Edmonton Minute: EPS Training, Transit Funding, and Lots Without Permits
Edmonton Minute - Your weekly one-minute summary of Edmonton politics
This Week In Edmonton:
- There is only one meeting at City Hall this week - an 8:30 am meeting of the Agenda Review Committee on Tuesday.
Edmonton is playing host to the Alberta Municipalities Convention and Trade Show. Elected officials from most of Alberta’s municipalities attend the event, and this year’s schedule features educational sessions on bus fleet electrification, attracting film productions to municipalities, Council codes of conduct, and more.
- The National Day for Truth and Reconciliation will be observed on Saturday to honour residential school survivors. In Edmonton, there will be a run/walk beginning at Kinsmen Park, with the goal of raising funds for the Orange Shirt Society. Tickets are also available for Fort Edmonton’s Indigenous Peoples Experience for those who want to spend their day learning.
Last Week In Edmonton:
- The Executive Committee heard some options for securing consistent funding for public transit. Potential revenue sources discussed included a dedicated transit tax, property tax increases, local improvement taxes, higher fares, development charges, or off-site levies. Administration looked into a motor fuel tax and a road use charge, but found that the City does not have the legislative authority for those mechanisms. An analysis showed that there are service gaps of approximately 5,000 bus hours each week, and that maintaining the status quo through property taxes would require a 0.3% dedicated tax increase every year beginning in 2024. Expanding service would require an increase closer to 1%. The City plans to advocate for more funding from other levels of government before going down the road of a tax increase.
- The Edmonton Police Service reported that improved training has led to fewer injuries to both subjects and officers in the field, according to its latest Control Tactics Report. While mental health and drug-related incidents are on the rise, injuries to both subjects and officers are decreasing. EPS has implemented scenario-based training to better prepare officers for various situations, which appears to be contributing to this positive trend. The report indicates an increase in interactions with the public, an upward trend of occurrences involving force of a minor nature, but a downward trend of occurrences involving a higher level of force. EPS plans to continue developing strategies and providing additional training to handle complex situations and minimize the use of force.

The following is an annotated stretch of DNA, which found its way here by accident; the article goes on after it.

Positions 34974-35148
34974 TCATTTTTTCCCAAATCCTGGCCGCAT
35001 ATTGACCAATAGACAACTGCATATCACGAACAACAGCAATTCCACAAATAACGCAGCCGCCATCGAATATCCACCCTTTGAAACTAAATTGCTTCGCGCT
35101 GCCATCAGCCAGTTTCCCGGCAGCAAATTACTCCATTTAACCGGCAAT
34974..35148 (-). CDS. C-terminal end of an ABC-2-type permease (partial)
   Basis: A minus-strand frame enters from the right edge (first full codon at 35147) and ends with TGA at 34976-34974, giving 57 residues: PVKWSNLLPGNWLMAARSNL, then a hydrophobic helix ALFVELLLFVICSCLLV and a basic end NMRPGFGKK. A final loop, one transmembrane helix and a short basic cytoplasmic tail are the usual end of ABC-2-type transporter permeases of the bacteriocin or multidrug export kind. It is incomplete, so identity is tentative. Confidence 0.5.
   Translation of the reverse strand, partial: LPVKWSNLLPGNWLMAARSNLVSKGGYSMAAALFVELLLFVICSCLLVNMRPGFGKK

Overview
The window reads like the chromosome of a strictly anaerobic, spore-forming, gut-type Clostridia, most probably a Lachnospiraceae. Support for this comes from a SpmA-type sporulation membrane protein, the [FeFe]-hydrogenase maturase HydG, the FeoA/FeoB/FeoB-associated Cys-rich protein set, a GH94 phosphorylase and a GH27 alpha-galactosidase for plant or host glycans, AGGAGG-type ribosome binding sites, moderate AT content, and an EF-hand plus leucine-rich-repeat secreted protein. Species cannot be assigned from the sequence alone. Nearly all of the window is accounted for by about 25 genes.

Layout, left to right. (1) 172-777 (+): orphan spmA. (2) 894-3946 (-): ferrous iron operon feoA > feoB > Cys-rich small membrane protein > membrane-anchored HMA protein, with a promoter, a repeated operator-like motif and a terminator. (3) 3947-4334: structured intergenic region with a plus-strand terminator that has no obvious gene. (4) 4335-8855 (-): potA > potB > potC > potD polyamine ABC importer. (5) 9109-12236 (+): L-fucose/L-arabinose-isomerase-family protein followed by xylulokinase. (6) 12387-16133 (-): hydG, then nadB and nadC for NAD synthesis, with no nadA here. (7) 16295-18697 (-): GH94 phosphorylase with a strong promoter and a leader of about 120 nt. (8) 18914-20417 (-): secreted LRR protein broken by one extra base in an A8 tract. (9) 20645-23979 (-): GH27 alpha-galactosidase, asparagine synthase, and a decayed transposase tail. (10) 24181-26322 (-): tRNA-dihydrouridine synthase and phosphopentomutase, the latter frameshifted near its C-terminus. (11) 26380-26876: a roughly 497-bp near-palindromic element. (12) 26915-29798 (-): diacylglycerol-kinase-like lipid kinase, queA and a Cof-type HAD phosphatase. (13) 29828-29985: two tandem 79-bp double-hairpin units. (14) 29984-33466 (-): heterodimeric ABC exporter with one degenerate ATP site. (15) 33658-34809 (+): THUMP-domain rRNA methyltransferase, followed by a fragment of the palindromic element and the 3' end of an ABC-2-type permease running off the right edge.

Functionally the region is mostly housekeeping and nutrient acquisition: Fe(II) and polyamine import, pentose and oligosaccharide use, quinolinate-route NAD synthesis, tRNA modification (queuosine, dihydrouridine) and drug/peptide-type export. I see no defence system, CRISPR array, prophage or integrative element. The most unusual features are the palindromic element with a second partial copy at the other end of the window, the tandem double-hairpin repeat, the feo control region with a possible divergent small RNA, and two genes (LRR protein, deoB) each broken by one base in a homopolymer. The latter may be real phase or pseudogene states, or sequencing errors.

- A review by the City revealed that 90% of surface parking lots in the central core operate without permits. Out of 275 such lots in the city center, only 30 have a current development permit, with the rest either having expired permits or never having applied for one. The City said that there could be consequences for enforcing permits - closing a lot is not a guarantee that the land will be developed sooner, strict enforcement may result in vacant lots, which lead to social disorder, and there is potential for backlash from landowners and users of the lots. There’s also the problem of staffing resources needed for ticketing. Administration recommended using incentives like grants and tax relief to encourage developers, and Councillors referred the report back to City staff for more work. Why exactly are we looking at paying people to comply instead of just abolishing the red tape that comes with permitting?
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